By M.D. Kittle
MADISON — As he campaigns for re-election, Wisconsin Attorney General Josh Kaul insists he wants his “record to speak for itself.”
Well, it’s talking loud and clear.
The Democrat AG has used the office to push a far left agenda that has expanded executive powers, endangered public safety, and limited individual liberties.
In his three-plus years in office the state’s top prosecutor has joined other liberal attorneys general in making the U.S. Southern border less secure and allowing illegal drugs — specifically fentanyl — to pour into the Badger State. And Kaul has defended government overreach at the state and federal levels, eroding energy independence and costing farmers and manufacturers in rising regulatory costs.
Empower Wisconsin reviewed the past three years of Wisconsin Department of Justice cases and initiatives. The following actions are representative of the far left turn DOJ has taken under Kaul.
Kaul’s drug problem
Just three months into office, Kaul joined a coalition of 20 liberal-led states seeking to block President Trump from re-allocating funds and resources for his border wall. The motion was filed in early April 2019 in the Northern District of California as part of an ongoing lawsuit from Democrat attorneys general.
“The coalition requests the court immediately stop the Trump Administration from diverting $1.6 billion in funding that Congress intended for state and local law enforcement agencies. Through their motion, the states also seek to protect environmental resources that would be imminently harmed by the construction of a border wall on the southern border in New Mexico,” a Kaul press release stated.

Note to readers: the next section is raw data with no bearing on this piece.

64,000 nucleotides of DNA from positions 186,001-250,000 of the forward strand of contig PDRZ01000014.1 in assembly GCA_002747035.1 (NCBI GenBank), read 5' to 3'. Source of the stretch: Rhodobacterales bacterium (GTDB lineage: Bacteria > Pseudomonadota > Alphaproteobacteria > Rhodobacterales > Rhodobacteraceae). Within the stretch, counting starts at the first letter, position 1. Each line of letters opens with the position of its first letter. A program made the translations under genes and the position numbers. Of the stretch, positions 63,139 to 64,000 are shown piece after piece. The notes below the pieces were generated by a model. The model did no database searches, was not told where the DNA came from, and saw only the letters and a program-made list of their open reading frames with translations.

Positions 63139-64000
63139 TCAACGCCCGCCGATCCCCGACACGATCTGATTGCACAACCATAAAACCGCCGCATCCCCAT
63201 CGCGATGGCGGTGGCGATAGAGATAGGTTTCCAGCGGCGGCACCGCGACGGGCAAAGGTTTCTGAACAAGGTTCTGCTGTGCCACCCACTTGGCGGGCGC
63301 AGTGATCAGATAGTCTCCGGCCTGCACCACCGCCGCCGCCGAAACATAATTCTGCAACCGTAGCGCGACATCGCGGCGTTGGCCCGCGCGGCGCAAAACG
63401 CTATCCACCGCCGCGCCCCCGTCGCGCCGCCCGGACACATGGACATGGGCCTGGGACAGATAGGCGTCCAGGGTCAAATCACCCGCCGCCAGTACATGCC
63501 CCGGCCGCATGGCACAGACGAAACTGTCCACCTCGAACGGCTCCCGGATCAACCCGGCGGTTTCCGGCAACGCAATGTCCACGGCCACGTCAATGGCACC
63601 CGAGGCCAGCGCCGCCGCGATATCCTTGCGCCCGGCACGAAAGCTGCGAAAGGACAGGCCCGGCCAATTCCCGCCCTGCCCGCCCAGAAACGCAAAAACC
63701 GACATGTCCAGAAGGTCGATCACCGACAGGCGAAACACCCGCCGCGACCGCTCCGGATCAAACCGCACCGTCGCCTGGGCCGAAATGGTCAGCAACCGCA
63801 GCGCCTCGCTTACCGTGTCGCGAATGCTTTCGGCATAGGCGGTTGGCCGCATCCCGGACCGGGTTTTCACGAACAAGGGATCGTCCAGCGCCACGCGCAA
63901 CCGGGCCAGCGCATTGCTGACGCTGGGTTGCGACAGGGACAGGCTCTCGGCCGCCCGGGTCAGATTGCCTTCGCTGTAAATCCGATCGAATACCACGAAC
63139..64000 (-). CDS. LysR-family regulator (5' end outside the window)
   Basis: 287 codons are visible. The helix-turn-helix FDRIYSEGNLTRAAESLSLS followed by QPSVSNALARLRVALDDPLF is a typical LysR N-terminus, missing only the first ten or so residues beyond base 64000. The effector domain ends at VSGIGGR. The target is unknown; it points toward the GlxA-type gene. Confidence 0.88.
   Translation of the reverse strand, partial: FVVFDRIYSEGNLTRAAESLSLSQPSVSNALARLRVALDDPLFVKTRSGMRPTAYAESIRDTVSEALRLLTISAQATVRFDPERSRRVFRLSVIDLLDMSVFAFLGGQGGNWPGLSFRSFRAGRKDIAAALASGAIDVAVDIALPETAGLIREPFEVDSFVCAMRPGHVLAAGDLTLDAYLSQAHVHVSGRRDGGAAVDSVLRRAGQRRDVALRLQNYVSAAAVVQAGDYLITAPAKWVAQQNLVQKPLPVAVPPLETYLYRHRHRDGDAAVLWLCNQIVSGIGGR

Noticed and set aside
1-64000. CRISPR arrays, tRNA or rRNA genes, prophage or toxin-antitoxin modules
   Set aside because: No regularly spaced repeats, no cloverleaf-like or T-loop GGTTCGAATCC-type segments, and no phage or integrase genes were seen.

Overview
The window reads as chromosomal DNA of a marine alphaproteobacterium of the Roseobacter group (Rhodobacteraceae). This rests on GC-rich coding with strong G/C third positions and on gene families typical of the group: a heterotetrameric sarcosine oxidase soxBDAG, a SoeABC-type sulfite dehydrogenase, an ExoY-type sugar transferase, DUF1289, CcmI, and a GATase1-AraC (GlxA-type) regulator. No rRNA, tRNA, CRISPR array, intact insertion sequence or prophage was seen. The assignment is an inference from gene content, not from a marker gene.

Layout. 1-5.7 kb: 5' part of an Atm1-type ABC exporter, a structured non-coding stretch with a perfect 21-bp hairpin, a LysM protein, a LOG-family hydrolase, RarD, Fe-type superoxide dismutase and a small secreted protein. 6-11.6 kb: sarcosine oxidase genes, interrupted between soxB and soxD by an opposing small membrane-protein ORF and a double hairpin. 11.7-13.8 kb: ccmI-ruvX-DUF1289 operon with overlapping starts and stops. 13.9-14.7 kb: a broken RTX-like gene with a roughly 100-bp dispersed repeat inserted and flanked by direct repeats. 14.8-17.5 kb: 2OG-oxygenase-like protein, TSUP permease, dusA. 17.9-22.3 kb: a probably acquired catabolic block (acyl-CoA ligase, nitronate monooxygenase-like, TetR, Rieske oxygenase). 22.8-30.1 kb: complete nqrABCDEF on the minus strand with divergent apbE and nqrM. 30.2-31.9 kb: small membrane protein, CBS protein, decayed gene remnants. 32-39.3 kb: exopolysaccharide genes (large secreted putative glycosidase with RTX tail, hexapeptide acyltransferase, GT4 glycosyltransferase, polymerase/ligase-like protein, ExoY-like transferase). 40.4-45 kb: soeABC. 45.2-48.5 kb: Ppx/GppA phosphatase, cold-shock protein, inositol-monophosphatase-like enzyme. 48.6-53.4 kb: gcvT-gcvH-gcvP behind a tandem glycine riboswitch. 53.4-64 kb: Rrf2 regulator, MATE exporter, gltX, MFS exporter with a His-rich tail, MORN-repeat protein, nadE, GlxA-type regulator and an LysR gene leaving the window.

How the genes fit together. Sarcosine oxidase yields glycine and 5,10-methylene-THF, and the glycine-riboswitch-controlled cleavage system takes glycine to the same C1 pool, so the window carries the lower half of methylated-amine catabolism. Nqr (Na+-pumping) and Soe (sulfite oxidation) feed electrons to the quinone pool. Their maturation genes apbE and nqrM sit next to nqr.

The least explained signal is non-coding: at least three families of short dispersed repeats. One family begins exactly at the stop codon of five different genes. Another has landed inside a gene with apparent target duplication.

In July of that year, Kaul signed on to an amicus brief in another lawsuit challenging Trump’s use of the federal money to construct the wall. Despite the onslaught of left-led litigation, the U.S. Supreme Court ultimately ruled the president had the right to use some $6 billion for the wall. Trump’s plan to move the Department of Defense funds was supported by the Pentagon, in large part because of the volume of dangerous illegal drugs pouring in from Mexico.
In the three years since Kaul fought against the construction of the border wall, the rise in fentanyl seizures has risen 4,000 percent. According to the Drug Enforcement Administration, 2.2 pounds of fentanyl can kill up to 500,000 people. The damage done from the porous U.S. Southern border is measured in tens of thousands of lost lives.
“We recently exceeded 90,000 deaths from illegal drug use in this country in one year, largely driven by the use of fentanyl,” U.S. Rep. Glenn Grothman (R-Glenbeulah) said in November. “This year, fentanyl has been flooding into the United States in record numbers after President Biden reversed numerous immigration policies of the Trump Administration that were showing positive results.”
Drug overdose deaths in Milwaukee set another record last year, according to the county’s Medical Examiner’s Office. The country reported 643 drug overdose deaths in 2021, up nearly 100 from the previous record year. Around 80 percent of the drug deaths logged contained the opioid fentanyl.
“This stark increase is yet another reminder in a very vivid way of the number of lives that we’ve lost to this just in Milwaukee County alone,” Sara Schreiber, the office’s technical forensic director told Wisconsin Public Radio.
One of Kaul’s biggest campaign promises was that he would lead the charge in combatting the opioid epidemic. Things have gotten a lot worse on that front in his three-plus years in office.
Kaul likes to take credit for the multi-state lawsuit that netted Wisconsin $420 million over the next 18 years as part of a total nation-wide $26 billion settlement with opioid distributors and manufacturers.
But Washington County Executive Josh Schoemann, a Republican, told the Wisconsin State Journal Kaul was a “huge obstacle” in the settlement.
“They (the Department of Justice) literally did nothing nothing nothing until it was becoming clear there was going to be a settlement,” he said.
Attacking energy independence